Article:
Tag Info

New answers tagged

0

You're best bet is to use the following: Connect your bulb to your 12 volt source in series with your resistor, which is in series with your transistor (Collector side on an NPN BJT). Then connect an arduino pin, in series with a resistor, to the base junction. Finally, connect your Emitter to ground. The problem with your calculation is that it assumes ...


6

The input is digital at 3.3V and should output 5V TTL levels. For this situation you very likely do not need any conversion circuit at all. Both 3.3 V and 5 V TTL logic switch with a threshold of about 0.8 V. Therefore no conversion circuit is needed to drive a 5 V TTL input with a 3.3 V logic signal. To be absolutely sure, check the minimum Vih of ...


11

This circuit tends to be used quite often: -


13

Absolutely. This circuit takes advantages of the properties of a MOSFET to bidirectionally switch a signal between two different voltage levels.


0

Max collector voltage swing will be twice the smallest difference between Vc bias point and nearest rail, i.e. V+ & 0V. More than this swing will appear to clip.


0

I assume you are talking about a common emitter circuit, with perhaps a feedback resistor in the emitter line. To calculate the maximum allowable voltage swing, you must consider three situations: The situation without signal, where the base is only fed the bias current. The situation where the transistor is cut off, i.e. no current flows through the ...


0

The circuit does not work because you have the bases of the MJ15003's strapped to +5V. Also, the TIP50 can not supply enough current. Also, you confuse the device's MAXIMUM ratings with the dynamic characteristics. MAXIMUM rates tell you when the device will release the magic smoke. You do not specify the maximum current you want to draw, I am assuming the ...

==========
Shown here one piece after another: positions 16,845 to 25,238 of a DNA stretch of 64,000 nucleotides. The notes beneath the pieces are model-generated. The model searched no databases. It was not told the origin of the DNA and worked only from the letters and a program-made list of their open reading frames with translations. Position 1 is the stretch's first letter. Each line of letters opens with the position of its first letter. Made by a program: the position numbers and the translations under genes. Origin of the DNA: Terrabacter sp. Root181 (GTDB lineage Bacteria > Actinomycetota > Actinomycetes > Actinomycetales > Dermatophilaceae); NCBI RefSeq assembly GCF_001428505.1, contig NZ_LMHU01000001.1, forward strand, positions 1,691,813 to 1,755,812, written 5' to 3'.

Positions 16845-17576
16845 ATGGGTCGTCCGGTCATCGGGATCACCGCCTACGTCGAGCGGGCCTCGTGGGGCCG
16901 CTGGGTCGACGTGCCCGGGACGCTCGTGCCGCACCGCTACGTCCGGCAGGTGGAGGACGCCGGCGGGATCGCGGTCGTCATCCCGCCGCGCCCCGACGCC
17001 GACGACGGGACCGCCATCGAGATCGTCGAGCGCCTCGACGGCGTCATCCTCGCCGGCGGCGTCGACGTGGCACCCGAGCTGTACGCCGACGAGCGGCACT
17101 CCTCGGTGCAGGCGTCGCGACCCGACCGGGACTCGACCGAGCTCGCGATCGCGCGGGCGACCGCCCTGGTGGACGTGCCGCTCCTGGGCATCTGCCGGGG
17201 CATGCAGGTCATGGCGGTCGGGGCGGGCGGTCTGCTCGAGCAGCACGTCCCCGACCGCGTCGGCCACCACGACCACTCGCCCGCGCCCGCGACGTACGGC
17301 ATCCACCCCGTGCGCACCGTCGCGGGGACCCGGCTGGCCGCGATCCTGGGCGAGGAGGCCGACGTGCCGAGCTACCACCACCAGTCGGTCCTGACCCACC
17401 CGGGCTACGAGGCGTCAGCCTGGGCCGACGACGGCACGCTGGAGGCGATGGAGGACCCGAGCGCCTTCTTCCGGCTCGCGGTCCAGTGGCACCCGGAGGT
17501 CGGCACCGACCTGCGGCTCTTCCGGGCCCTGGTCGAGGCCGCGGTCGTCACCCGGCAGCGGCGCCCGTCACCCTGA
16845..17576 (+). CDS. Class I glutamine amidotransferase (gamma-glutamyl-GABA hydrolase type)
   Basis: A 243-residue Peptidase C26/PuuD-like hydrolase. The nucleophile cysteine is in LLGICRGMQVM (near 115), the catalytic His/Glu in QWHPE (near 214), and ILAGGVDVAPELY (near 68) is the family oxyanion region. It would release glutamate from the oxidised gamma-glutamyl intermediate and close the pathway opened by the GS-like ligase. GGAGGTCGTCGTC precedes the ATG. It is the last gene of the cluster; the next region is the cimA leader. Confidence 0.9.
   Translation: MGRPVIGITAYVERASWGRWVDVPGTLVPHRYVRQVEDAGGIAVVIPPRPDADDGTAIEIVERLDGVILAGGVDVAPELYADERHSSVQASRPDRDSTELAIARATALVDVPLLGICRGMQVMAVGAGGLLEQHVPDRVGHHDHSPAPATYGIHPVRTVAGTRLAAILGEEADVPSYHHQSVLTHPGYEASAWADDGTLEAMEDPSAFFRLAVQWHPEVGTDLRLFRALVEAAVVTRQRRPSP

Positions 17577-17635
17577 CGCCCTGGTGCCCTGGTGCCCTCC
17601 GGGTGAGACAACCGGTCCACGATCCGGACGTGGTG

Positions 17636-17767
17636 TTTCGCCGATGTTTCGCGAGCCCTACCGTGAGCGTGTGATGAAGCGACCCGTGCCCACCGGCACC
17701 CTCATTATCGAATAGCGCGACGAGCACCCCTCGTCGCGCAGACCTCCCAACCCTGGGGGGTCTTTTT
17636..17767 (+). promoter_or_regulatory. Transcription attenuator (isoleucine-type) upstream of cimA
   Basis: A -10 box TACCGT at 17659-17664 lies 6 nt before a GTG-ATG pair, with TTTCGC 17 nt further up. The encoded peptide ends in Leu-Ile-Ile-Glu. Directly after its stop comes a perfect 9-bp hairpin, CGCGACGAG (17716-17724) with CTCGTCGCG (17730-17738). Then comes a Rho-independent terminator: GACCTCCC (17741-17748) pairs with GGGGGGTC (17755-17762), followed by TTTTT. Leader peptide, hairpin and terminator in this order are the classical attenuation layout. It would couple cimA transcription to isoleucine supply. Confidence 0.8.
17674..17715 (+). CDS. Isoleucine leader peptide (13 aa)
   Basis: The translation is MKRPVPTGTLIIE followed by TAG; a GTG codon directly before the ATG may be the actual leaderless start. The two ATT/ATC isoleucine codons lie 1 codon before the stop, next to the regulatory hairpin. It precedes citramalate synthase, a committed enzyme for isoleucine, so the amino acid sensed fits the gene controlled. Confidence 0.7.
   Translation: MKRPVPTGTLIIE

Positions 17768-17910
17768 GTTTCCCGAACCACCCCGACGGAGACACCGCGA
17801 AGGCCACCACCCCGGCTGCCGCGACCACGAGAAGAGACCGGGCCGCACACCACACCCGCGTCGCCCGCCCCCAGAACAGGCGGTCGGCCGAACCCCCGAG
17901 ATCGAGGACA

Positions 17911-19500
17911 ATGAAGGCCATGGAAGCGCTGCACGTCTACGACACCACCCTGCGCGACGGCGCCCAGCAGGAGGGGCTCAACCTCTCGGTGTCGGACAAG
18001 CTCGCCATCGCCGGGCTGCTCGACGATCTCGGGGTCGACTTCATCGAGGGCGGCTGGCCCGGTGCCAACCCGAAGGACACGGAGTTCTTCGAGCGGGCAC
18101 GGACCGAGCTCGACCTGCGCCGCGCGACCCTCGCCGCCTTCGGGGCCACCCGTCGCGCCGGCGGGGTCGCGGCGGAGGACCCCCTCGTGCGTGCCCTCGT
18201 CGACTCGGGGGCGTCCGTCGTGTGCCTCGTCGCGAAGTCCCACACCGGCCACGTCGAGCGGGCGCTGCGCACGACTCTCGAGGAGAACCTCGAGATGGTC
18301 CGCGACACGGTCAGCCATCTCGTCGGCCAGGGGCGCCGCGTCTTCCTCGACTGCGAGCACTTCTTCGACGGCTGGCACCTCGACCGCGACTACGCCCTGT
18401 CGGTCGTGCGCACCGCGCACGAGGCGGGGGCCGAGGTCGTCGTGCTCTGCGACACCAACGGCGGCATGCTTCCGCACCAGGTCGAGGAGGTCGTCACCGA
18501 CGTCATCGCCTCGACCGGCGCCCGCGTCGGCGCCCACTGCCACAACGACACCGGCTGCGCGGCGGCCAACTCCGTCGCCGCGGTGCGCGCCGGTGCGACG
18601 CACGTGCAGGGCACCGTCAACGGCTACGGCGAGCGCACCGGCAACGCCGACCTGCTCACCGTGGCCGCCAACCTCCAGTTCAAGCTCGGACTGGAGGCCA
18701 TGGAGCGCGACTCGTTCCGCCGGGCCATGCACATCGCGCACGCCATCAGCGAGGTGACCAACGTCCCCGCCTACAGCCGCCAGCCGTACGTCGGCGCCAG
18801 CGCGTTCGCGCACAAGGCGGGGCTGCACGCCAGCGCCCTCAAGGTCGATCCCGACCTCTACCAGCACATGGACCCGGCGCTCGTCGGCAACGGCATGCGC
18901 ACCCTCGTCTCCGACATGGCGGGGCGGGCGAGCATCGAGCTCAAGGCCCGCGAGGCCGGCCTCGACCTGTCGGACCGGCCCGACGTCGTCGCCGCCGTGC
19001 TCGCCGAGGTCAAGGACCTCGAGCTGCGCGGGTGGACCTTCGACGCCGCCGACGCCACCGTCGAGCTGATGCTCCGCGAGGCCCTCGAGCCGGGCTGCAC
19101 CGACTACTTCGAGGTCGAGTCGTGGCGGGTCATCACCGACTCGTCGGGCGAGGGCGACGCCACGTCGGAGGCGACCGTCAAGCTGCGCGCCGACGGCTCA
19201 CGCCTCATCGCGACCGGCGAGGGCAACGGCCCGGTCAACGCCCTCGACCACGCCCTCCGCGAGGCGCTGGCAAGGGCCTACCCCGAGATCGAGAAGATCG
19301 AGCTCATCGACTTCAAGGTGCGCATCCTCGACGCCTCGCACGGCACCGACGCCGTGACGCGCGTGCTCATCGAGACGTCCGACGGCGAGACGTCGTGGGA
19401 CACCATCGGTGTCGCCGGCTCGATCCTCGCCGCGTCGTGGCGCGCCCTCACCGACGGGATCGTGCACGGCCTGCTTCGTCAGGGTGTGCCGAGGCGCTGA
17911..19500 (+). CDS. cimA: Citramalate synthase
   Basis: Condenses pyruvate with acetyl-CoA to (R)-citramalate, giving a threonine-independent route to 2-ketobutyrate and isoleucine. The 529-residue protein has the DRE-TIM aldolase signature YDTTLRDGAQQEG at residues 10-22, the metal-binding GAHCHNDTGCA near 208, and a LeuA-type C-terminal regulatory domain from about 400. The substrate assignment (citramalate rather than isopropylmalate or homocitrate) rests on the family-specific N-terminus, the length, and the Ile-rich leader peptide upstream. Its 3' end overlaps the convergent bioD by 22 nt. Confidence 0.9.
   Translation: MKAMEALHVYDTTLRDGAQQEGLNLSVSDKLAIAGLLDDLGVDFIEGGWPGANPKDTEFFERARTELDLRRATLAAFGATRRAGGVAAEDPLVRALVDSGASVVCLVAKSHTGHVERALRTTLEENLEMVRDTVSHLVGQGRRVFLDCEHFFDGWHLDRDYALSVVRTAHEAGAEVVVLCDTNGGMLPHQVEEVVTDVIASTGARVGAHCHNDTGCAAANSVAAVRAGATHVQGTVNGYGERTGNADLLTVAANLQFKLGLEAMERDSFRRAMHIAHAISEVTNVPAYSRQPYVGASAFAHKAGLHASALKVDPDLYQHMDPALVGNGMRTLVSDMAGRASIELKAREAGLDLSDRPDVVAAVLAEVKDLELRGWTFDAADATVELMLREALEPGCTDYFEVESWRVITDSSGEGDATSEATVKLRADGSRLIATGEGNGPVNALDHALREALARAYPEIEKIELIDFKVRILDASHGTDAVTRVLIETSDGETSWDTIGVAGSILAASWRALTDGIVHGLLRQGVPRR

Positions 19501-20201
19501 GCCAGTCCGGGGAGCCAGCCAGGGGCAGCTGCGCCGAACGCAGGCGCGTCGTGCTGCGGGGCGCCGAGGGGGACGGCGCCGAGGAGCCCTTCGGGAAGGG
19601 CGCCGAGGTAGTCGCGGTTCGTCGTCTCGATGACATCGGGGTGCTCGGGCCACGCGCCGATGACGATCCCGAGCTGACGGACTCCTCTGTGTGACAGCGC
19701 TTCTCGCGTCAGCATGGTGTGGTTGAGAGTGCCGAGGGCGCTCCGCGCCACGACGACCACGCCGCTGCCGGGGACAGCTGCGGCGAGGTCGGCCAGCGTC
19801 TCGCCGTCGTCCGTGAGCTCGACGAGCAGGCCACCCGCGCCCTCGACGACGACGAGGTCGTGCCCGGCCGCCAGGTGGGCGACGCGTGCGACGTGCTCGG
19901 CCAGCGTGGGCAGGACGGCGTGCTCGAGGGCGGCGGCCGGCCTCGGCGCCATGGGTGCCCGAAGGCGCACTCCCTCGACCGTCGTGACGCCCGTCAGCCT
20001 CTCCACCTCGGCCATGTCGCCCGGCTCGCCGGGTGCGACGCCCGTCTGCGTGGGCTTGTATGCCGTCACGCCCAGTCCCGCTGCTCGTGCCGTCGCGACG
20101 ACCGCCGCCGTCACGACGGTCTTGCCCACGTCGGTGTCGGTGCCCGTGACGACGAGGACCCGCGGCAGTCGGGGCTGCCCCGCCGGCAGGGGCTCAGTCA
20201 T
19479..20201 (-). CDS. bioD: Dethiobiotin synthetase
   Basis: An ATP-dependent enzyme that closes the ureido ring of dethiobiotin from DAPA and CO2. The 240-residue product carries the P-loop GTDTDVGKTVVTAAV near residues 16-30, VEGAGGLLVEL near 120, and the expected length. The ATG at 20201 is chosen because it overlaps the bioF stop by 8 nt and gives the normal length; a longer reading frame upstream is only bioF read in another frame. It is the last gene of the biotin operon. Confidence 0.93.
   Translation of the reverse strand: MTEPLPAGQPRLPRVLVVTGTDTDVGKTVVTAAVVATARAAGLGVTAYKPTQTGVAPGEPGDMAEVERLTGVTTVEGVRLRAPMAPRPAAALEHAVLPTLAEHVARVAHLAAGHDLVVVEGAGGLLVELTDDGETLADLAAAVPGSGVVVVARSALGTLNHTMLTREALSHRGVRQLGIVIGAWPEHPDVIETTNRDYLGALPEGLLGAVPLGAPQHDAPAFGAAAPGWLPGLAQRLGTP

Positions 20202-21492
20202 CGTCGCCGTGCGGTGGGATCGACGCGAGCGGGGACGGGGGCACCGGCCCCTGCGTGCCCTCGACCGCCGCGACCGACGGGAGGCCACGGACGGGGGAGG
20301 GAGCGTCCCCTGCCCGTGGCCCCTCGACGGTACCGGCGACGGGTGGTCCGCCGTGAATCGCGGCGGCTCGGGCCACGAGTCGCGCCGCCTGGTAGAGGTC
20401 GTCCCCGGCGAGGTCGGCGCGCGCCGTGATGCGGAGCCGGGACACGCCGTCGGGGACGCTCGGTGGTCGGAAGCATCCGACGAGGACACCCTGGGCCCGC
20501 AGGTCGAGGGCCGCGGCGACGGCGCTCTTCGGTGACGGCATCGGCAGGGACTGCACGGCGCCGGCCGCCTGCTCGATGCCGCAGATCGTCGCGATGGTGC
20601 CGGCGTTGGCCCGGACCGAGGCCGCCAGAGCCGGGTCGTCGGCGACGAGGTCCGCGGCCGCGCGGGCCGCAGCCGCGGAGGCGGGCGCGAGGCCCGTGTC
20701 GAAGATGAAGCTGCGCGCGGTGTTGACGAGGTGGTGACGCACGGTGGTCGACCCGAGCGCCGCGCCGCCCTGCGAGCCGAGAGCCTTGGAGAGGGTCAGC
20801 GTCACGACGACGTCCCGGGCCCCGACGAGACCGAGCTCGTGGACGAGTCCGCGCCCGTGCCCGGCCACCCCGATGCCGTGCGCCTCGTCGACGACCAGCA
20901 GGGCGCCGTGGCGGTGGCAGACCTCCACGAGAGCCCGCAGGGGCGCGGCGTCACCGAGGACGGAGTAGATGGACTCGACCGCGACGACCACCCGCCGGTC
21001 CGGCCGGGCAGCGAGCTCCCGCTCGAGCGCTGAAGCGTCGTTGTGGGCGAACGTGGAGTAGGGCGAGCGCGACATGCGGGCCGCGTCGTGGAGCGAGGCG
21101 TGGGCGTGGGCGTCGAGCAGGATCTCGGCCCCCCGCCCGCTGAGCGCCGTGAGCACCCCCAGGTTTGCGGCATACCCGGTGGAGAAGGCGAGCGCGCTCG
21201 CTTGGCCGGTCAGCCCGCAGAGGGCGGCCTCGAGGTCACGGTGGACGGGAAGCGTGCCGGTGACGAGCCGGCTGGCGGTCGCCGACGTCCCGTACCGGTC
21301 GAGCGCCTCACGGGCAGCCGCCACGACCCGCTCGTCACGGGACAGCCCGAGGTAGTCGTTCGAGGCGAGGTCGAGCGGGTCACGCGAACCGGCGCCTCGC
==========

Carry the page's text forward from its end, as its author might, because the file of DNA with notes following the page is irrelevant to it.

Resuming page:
0

1 - As shown, with no load each MJ15003 will get a continuous base drive of ~ 40 amps. That's assuming they don't blow out and you have a really hefty 5v power supply. Assume 1 volt Vbe at these current levels. Then the base current is (5 - 1) / .1 . Assuming a 3.5 ohm load, to give you 5 amps load current per transistor, your base current will drop to 35 ...


1

Generally, yes. You can use a Triac with a heavier rating in an application that was intended for a lower rating. Devices with heavier ratings are generally more expensive, that is why devices with lower ratings exist. There may be some complications: Heavier devices may have larger parasitic capacitances. Heavier devices may have a different resistance. ...


1

\$V_{gs}\$ defines the thickness of the channel under the Gate (in a 3D mosfet model). Think of this channel as a hallway whose width you can increase as you increase \$V_{gs}\$. Think of people walking through the hallway as electrons ( \$I_{d}\$). Think of yourself as a god who can force people to have to run through this hallway (force = applied ...


0

There are many 'High-side switch' IC's available for this purpose. Check the application notes for details on how to use them. But as mentioned by smashtastic, check that the vehicle is negative grounded. The wetting current can be provided by bridging the two contacts with a capacitor (from http://en.wikipedia.org/wiki/Wetting_current).


1

Whether the 2N2222 will be able to do the job depends on the current drawn by the relay coils. I would guess it would be no problem. There is no fundamental benefit of BJT's over MOSFET's (or vice-versa) in this application: you just need to switch the current; any transistor capable of handling the current & voltage needed to energize the coil will do. ...


0

The instant that transistor, TR1 switches "ON", plate "A" of the capacitor immediately falls to 0.6 volts. In an NPN BJT, the collector (c) plate will normally never drop below the base (b) plate. This is because a BJT consists of two diodes, one from the base to the emitter, the other from the base to the collector. The BJT diagram actually shows the ...


0